It has millions of people that go there every day, and it’s a key habit. That’s a business with a moat. That one we’re willing to pay a really high multiple on earnings. But if somebody comes along and says, “Hey, I’ve got a job board for finance people,” and we look around and we go, “This is a good business today, but LinkedIn jobs and Indeed and all these other people are competing and they’re venture backed.” I don’t know if I’m going to pay a huge multiple on that. Maybe I’ll pay two to four. But on the better business, man I’d pay up to 20 times or 30 times if it makes sense. I think that goes back to with Munger and Buffett, they bought Coke at 24 times earnings. It did really well for them because they could project out what’s going to happen, and it was very predictable and there’s a huge moat. I think it just depends on the durability of earnings.

***

How To Hire And Incentivize CEO’s To Run Companies

Tobias Carlisle:
You’ve got the extreme delegation, or it sounds like you’ve got the extreme delegation that Buffett and Munger have put in. Part of that is getting the right person in as CEO, and incentivizing them properly. How do you think about hiring and incentivizing?

Andrew Wilkinson:
Well, our playbook has been to find people who have already done it before. What we used to do is hire people who we really liked. We thought they had a lot of potential and moxie. We learned the hard way that while you get to work with a lot of wonderful people that way, it’s actually really hard because people learn on the job. What’s worked really well for us is A, finding people who we’re connected to in some way. When we’re going to recruit a new CEO, we go and we poll our group of existing CEOs and say, “Who’s the best person that you know that could run a business like this?” We’re vetting them through our network, which helps a lot.

Andrew Wilkinson:
We get great candidates that way. But the key thing we’re looking for is somebody who’s already done it. It goes back to if you want someone to build your deck, you want to hire a Red Seal carpenter, who’s been doing it for 20 or 30 years. You don’t want to hire some college kid who thinks he can figure it out. We look for people who are executives or CEOs at businesses that are very similar to the ones that we’re acquiring, but have done it at scale already. When they go back down to size, they know exactly all the dance moves that they can pull to get back to that scale.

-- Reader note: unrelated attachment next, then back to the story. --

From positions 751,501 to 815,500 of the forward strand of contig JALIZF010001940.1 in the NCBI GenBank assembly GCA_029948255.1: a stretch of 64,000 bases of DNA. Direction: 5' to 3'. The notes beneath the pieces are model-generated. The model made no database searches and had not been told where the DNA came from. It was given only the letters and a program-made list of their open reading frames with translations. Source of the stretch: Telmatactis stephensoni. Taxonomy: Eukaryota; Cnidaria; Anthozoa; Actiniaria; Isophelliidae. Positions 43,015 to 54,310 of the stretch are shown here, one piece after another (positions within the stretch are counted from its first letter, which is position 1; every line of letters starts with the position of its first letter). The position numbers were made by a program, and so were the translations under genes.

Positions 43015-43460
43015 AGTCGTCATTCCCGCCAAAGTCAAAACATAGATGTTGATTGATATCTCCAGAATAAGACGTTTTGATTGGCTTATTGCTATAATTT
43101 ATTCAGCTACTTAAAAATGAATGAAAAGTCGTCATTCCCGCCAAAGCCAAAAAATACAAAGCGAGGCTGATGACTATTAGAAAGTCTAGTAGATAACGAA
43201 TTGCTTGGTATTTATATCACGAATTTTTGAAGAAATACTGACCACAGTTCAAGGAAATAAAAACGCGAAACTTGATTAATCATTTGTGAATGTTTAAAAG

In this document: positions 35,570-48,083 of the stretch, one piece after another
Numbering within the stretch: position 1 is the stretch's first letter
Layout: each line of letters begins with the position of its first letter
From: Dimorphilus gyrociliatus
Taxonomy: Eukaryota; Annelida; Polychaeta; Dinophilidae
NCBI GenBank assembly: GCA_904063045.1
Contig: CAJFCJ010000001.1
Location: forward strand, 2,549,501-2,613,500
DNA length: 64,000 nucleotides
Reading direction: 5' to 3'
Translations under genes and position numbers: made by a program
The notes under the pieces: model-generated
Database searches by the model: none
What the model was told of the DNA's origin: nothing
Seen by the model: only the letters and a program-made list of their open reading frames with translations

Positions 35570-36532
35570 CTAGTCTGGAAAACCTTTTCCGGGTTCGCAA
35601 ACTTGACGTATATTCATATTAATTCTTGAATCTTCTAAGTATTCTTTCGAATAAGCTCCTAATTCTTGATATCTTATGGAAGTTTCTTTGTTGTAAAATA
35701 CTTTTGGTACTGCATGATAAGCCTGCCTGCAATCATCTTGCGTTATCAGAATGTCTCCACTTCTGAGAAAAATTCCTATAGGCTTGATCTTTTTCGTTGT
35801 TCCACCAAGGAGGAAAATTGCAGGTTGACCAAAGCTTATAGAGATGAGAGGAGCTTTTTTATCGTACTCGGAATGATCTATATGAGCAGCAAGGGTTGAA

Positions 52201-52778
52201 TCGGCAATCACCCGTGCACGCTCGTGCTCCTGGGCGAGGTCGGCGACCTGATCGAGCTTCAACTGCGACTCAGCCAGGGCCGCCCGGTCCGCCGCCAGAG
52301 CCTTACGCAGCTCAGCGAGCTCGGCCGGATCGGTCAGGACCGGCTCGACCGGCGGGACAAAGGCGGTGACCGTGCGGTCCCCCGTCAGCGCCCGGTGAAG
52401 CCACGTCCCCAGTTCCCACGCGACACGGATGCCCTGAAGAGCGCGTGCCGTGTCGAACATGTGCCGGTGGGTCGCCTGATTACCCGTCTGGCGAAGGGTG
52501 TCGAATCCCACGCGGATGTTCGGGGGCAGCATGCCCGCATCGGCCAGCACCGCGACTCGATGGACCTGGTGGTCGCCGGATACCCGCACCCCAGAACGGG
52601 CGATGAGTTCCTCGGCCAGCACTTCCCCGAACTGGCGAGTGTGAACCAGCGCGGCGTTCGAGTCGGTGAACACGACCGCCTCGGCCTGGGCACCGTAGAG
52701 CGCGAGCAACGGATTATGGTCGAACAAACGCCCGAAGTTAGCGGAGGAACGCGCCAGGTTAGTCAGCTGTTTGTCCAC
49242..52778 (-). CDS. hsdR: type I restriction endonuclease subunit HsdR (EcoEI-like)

Tobias Carlisle:
It’s not a requirement that the business that you’re buying has management in place, because that’s something that Buffett, that’s a refrain of his.

Andrew Wilkinson:
Yeah, that’s a huge advantage for us. It’s interesting we started… Buffett started as an investor. We started as operators.

Tobias Carlisle:
Entrepreneurs to operators.

Andrew Wilkinson:
Yeah. I think if you’re buying See’s Candies, and it’s existed for 40 years, and it has a deeply ingrained culture, you need a company man to run a business like that, and we’ll certainly look at promoting from within. But the businesses we acquire are often so simple and small, and the founders are so tapped out and ready to leave usually. That if they’re leaving, we have a massive opportunity to pull someone in. We just have to be careful not to mess with the culture. The number one thing we say is, look, if people like to work remotely, they don’t do a lot of meetings and X and Y and Z, we really try and stay true to that, and we don’t synergize the businesses at all. We really try and leave them as an island to do their own thing. Similar to Berkshire in that way, but the management change, it gives us a huge advantage again over private equity. Because private equity takes that same approach of the founder has to stick around, we just won’t tell him until the last minute.